If restrictions are placed on the ability of ACC employees to access our offices, then email correspondence will be the best way to contact us; followed by phone calls which should still be diverted to ACC employee mobiles. However, any restrictions on accessing our offices could affect our ability to produce and distribute the monthly magazine, to process product orders and reply to postal correspondence.
We would also suggest that if you are thinking of placing product orders with us that you place these as soon as possible so that they can dispatched prior to any possible disruption to our postal services.
Products can be ordered here: https://www.toryclubs.co.uk/shop/
22 March Update: ACC Operational Update
The ACC continues to operate but due to measures being introduced in London, it is likely that ACC employees will be largely remote working for the foreseeable future. It is therefore uncertain that we will either receive post or that delivers will continue to be made to our Offices. Please therefore email us if any assistance is required. We can still respond to phone calls but there may be a delay in doing so, email will be the fastest way to contact us.
For frequently asked questions on this situation, can we direct all Clubs to our update at 20 March 11:08 and we request that Clubs review these questions and answers before contacting us.
Q. Will the planned ACC AGM go ahead in May?
A. No, we have postponed our AGM until later in the year and will provide Clubs with an updated plan for our AGM when possible. We hope any Clubs which have purchased travel or accommodation for our AGM will be able to obtain a full refund directly from point of purchase.
.29 March 12:41
CMS LAW Now Publishes Job Retention Scheme Q&As
Yesterday the Government published the hotly anticipated details of the Coronavirus Job Retention Scheme (the “Scheme”) which it announced on Friday 20 March. Click here to read the Government Guidance, issued by HMRC. In this Law-Now we discuss how the Scheme will operate and highlight some questions that remain.
When will the Scheme be operational?
The Scheme is expected to be up and running “by the end of April” and is stated to be “designed to support employers whose operations have been severely affected by coronavirus.” Administrators can also access the Scheme, subject to the various rules that apply in an insolvency context, but the Guidance is silent as to whether the Scheme will apply in all insolvency situations.
What amounts are covered?
Employers can use the online portal to claim for 80% of furloughed workers’ usual monthly “wage costs” up to a cap of £2,500 plus the associated employer’s National Insurance contributions (“NICs”) and minimum auto enrolment employer pension contributions.
Employers must pay furloughed employees at least the lower of 80% of their gross “regular wage” or £2,500 per month (but are not obliged to top this up) – they cannot charge any fee. “Fees, commission and bonuses” are expressly excluded from the definition of wage costs. The amounts paid to furloughed employees will be subject to deductions for income tax and employee’s NICs.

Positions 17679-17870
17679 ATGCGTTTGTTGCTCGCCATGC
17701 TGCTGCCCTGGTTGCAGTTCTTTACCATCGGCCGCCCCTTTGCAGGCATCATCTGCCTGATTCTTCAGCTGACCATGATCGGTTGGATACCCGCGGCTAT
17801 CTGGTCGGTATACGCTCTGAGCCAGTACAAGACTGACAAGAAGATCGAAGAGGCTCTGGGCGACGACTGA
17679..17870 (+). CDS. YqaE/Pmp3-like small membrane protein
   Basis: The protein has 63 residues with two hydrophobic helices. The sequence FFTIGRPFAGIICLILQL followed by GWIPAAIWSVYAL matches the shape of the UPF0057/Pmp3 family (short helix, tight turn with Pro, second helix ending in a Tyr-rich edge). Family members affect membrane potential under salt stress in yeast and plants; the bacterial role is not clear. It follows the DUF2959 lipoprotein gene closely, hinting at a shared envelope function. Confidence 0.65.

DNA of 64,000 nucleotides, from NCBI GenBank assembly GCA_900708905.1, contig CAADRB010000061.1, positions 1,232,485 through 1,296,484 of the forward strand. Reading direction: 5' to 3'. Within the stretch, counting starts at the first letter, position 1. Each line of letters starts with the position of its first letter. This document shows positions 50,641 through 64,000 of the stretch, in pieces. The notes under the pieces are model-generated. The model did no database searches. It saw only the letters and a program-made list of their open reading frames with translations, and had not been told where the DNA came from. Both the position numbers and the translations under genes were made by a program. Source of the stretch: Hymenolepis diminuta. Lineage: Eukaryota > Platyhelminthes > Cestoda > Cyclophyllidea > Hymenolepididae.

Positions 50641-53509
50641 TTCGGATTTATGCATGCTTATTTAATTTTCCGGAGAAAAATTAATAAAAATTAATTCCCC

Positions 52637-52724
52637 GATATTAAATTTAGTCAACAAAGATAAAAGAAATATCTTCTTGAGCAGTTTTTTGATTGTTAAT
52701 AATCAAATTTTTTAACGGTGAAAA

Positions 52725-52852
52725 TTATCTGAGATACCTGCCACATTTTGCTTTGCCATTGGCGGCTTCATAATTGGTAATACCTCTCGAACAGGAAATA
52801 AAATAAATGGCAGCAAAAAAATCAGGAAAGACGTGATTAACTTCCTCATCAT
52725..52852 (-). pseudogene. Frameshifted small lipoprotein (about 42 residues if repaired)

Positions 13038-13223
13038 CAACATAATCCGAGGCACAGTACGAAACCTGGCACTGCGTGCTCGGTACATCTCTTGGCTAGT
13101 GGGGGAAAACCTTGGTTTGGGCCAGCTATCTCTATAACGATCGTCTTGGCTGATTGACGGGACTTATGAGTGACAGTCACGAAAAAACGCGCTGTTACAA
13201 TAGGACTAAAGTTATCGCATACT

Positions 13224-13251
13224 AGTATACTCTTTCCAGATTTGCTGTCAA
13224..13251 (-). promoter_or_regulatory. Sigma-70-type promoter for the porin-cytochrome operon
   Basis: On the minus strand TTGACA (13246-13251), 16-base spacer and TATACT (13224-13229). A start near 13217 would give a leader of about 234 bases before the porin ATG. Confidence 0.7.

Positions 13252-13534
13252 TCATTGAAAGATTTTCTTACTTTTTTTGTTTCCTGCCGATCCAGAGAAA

What evidence of cash flow problems is required to access the Scheme, and must employers demonstrate that their financial distress is COVID-19 related?
The HMRC Guidance states that the Scheme “is designed to support employers whose operations have been severely affected by coronavirus.” There is no reference in the Guidance to employers certifying that they are unable to pay staff costs because of the COVID-19 crisis or provide any form of evidence of their financial distress, or potential redundancies. Therefore, it appears that the Government is taking a broad approach to the eligibility requirements for access to the scheme although currently the Department for Business, Energy and Industrial Strategy Guidance is still live which states “Under the Coronavirus Job Retention Scheme, all UK employers with a PAYE scheme will be able to access support to continue paying part of their employees’ salary for those that would otherwise have been laid off during this crisis.” (our emphasis). Employers should also consider the potential regulatory implications of accessing the scheme, for example, where there are capital requirements, and the reputational issues where they would not otherwise publicise the fact of the necessity of impending lay-offs.
Which employers can access the Scheme?
The Guidance states that “Any UK organisation with employees can apply, including: businesses, charities, recruitment agencies (agency workers paid through PAYE), and public authorities.”
The expectation is that the Scheme will not be used by many public sector organisations. The section headed “Public Sector Organisations” explains: “Where employers receive public funding for staff costs, and that funding is continuing, we expect employers to use that money to continue to pay staff in the usual fashion – and correspondingly not furlough them. This also applies to non-public sector employers who receive public funding for staff costs.”